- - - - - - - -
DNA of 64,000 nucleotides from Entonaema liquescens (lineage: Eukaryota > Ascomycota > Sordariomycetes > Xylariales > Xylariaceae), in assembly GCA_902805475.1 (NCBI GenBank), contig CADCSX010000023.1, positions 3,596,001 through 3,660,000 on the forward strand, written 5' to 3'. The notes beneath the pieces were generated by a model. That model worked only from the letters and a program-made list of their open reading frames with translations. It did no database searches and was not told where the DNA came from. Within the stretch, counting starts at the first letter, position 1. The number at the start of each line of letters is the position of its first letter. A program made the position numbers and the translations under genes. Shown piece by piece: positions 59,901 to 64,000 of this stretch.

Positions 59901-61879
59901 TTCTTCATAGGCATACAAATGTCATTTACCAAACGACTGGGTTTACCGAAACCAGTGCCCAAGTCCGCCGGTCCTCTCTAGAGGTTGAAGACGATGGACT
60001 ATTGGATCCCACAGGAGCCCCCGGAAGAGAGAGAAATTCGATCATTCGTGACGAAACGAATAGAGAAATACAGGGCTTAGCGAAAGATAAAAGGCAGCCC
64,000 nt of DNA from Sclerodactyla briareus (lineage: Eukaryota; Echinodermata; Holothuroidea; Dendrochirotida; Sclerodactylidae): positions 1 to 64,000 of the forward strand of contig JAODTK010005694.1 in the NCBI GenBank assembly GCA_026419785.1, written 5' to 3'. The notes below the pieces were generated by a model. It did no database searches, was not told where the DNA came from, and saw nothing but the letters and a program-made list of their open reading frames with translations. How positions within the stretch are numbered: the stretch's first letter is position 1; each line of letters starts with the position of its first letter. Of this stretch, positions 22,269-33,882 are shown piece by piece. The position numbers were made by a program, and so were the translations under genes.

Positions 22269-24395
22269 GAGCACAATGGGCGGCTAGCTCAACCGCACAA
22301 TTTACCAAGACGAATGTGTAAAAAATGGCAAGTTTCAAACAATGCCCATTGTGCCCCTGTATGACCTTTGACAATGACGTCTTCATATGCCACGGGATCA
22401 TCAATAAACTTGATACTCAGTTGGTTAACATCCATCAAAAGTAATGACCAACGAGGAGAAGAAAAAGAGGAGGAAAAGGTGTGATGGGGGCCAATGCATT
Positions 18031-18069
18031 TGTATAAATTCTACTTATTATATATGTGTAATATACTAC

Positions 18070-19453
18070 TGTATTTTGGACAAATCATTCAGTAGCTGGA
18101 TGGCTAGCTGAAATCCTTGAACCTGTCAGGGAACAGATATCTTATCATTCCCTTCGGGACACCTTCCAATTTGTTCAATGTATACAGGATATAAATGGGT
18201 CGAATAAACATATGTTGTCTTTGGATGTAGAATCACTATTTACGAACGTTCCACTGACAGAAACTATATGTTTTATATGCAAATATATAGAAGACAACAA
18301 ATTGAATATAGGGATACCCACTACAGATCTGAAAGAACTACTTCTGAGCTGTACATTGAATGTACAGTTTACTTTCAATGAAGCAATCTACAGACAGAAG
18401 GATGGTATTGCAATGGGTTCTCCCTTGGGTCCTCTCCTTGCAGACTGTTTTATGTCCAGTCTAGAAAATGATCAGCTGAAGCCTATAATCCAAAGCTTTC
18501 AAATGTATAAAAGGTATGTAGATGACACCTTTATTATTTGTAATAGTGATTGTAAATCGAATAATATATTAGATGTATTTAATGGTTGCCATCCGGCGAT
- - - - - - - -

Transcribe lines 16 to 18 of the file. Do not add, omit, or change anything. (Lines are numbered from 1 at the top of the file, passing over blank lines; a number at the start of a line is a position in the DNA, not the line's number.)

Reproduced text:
18301 ATTGAATATAGGGATACCCACTACAGATCTGAAAGAACTACTTCTGAGCTGTACATTGAATGTACAGTTTACTTTCAATGAAGCAATCTACAGACAGAAG
18401 GATGGTATTGCAATGGGTTCTCCCTTGGGTCCTCTCCTTGCAGACTGTTTTATGTCCAGTCTAGAAAATGATCAGCTGAAGCCTATAATCCAAAGCTTTC
18501 AAATGTATAAAAGGTATGTAGATGACACCTTTATTATTTGTAATAGTGATTGTAAATCGAATAATATATTAGATGTATTTAATGGTTGCCATCCGGCGAT